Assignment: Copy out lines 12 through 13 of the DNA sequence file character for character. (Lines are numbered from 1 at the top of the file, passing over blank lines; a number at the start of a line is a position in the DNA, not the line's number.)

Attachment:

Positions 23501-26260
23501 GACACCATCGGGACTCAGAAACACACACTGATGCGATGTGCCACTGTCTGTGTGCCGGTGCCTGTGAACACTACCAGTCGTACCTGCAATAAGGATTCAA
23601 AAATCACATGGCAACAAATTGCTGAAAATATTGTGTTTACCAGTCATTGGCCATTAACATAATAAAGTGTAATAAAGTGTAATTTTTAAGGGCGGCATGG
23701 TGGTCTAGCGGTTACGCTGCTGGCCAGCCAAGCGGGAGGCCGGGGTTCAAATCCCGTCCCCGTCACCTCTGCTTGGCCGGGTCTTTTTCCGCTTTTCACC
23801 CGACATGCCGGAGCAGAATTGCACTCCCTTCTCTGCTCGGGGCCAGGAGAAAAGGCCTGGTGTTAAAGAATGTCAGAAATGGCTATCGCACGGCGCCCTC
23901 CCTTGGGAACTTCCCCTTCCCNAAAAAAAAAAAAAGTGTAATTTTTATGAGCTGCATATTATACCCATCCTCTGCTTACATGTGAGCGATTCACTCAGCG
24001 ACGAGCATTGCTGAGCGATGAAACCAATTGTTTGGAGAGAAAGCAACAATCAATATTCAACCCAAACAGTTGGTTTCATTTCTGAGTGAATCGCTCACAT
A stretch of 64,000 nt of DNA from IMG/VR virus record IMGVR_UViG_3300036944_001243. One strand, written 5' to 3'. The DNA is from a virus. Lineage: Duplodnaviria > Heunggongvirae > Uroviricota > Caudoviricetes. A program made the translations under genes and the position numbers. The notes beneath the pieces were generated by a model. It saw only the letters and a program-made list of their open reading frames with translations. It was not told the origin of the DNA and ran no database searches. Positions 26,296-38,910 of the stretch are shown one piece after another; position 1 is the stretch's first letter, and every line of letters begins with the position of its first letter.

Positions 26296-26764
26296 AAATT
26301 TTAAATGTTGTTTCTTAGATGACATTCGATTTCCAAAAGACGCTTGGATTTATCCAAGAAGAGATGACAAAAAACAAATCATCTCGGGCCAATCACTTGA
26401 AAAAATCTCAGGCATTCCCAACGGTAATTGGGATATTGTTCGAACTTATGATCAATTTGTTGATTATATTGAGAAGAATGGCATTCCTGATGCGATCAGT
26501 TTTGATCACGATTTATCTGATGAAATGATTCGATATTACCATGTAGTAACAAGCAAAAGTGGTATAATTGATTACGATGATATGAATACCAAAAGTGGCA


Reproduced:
26401 AAAAATCTCAGGCATTCCCAACGGTAATTGGGATATTGTTCGAACTTATGATCAATTTGTTGATTATATTGAGAAGAATGGCATTCCTGATGCGATCAGT
26501 TTTGATCACGATTTATCTGATGAAATGATTCGATATTACCATGTAGTAACAAGCAAAAGTGGTATAATTGATTACGATGATATGAATACCAAAAGTGGCA